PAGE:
Compliance Titles and Responsibilities
Let me start with yet another profound grasp of the obvious — leadership requires many important interpersonal and intellectual capabilities. I do not intend to list the important ones right now but leadership requires an understanding of influence and the use of symbolic actions that may resonate through an organization and its constituents.
Effective leaders understand know that symbolic acts drive organizational behaviors. Symbolic actions impact other leaders and employees within an organization. It is a critical component to leadership in any company.
An organization is a micro-confluence of forces: actions, responsibilities, inter-dependent functions and communication. in this context, what may appear to be small things, may in fact translate into a larger issue with significant impact.
All of this is a long way of saying something quite obvious for compliance professionals — titles matter. An officer’s title sends a message within an organization — a title connotes responsibility, authority, and ultimately influence and impact.
Within the context of the micro-organization’s social order, an officer’s title will carry influence or lack thereof. Remember, the Justice Department’s Compliance Guidance has emphasized three critical concepts for chief compliance officers: independence, authority and resources.
To this end, a CCO’s title has to be considered carefully. I have consistently advocated that CCOs should carry the title of Chief Ethics and Compliance Officer. Of course, this would complicate my simplistic use of the abbreviation “CCO” to “CECO,” but aside from my stumbling typing skills (which is evident to readers of this blog), my point is that CCOs should carry the Ethics responsibility with their titles to emphasize their responsibility for a company’s culture. After all, as I repeatedly state, a company’s most important internal control is its culture.
My position, however, is flexible enough to recognize that some larger global companies have separate the ethics and compliance function to create separate positions — a Chief Ethics Officer and a Chief Compliance Officer. That is fine if the size of the organization justifies two separate positions and units within the ethics and compliance set of responsibilities.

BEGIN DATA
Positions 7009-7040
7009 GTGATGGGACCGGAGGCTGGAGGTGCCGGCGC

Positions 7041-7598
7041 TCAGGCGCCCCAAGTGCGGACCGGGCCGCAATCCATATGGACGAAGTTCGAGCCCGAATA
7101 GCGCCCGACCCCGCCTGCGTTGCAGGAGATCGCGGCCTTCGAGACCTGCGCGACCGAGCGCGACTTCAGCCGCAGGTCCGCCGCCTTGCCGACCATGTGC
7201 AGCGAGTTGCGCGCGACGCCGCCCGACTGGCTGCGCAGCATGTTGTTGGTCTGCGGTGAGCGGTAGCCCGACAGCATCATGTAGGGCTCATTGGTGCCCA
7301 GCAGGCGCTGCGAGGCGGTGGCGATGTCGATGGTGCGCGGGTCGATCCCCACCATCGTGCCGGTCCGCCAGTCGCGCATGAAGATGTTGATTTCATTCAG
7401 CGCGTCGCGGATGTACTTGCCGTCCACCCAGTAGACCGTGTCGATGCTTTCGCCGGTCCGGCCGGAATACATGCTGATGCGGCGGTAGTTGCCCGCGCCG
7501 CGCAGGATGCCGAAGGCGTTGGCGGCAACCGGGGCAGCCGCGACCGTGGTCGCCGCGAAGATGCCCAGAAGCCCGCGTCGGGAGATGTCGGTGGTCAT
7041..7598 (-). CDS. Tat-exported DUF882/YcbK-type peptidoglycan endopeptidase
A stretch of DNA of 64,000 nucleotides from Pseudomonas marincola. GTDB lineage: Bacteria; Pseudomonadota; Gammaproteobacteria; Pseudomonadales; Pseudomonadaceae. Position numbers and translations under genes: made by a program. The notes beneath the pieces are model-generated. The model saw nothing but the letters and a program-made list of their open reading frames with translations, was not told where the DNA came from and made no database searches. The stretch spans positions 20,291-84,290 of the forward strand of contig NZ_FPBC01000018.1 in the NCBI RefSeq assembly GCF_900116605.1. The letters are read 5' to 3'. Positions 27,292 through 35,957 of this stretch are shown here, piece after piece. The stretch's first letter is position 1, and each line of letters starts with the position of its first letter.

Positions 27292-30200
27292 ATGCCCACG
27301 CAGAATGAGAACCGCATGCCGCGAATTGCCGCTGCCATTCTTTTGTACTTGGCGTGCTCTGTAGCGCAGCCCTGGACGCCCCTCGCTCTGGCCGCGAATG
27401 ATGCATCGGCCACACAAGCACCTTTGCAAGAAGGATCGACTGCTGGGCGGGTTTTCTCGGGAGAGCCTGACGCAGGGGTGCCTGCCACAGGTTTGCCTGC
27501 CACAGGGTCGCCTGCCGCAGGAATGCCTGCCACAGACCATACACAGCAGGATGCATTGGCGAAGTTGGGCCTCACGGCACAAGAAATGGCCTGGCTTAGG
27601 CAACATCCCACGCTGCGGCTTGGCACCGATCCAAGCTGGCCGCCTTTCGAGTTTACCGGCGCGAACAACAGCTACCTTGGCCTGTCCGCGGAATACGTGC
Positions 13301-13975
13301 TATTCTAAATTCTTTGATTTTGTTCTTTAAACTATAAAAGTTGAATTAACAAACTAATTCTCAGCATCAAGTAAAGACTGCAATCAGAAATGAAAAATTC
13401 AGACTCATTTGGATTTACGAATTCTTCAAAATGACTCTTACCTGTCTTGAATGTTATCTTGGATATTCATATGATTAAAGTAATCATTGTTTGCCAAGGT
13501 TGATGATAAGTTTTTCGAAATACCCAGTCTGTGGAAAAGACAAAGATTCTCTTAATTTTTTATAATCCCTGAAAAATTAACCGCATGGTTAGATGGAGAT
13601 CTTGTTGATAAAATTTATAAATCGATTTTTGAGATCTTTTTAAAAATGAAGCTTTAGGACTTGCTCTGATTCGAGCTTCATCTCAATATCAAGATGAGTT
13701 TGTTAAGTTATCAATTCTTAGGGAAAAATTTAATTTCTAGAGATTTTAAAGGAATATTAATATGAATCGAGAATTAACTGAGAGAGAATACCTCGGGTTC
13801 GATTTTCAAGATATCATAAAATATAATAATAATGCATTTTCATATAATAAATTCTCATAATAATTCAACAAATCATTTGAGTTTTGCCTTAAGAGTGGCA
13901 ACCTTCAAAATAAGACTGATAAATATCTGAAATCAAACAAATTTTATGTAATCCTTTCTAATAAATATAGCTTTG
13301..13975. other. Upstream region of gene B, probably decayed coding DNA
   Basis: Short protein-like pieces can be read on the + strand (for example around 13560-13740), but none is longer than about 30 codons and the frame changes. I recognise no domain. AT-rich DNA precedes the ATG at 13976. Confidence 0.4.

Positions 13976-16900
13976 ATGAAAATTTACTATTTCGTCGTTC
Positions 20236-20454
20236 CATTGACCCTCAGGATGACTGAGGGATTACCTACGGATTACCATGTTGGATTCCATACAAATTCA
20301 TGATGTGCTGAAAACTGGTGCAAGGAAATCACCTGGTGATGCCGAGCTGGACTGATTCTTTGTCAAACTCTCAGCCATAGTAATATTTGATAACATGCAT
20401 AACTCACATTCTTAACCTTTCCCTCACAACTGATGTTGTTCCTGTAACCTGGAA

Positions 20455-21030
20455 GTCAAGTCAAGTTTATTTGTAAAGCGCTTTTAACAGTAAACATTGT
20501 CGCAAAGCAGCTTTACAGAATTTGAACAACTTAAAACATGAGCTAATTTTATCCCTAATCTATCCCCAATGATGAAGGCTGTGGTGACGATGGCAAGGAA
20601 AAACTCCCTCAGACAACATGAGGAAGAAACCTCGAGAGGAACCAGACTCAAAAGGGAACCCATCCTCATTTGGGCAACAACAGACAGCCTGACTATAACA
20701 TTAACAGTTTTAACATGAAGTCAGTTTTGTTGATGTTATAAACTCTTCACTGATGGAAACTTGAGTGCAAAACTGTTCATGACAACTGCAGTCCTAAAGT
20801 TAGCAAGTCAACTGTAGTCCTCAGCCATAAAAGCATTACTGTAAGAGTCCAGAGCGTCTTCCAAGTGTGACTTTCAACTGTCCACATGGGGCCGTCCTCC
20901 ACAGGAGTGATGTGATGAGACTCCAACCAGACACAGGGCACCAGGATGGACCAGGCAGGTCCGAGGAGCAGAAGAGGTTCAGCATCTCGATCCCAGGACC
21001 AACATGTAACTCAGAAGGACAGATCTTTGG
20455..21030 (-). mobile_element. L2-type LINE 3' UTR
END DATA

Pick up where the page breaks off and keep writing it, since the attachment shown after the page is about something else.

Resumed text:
Beyond this issue, however, I continue to observe problematic title assignments. The most senior compliance officer cannot be relegated to a title of “Director of Ethics and Compliance” or “Director of Compliance.” Sometimes companies downgrade the senior compliance officer title as a means to pay a lower salary. Talk about pennywise and pound foolish.
By relegating the senior compliance officer to the title of a “mere” director, the organization is clearly sending a message — first, compliance is not so important to the organization; second, compliance is not important enough to be a member of the C-Suite.
I pity the poor compliance officer who will be treading organizational water for most of his/her tenure at the company. For some, that is a livable situation. For most compliance officers. they know deep in their hearts that they will end up looking for a new job where the compliance function operates with appropriate compensation, authority and influence.
It is high time for companies to give compliance officers their due. If the Justice Department’s guidance means anything, CCOs should carry with them a title commensurate with the importance of the ethics and compliance function, should be fairly compensated as a member of the senior executive team, and should have the authority and independence to execute their responsibilities.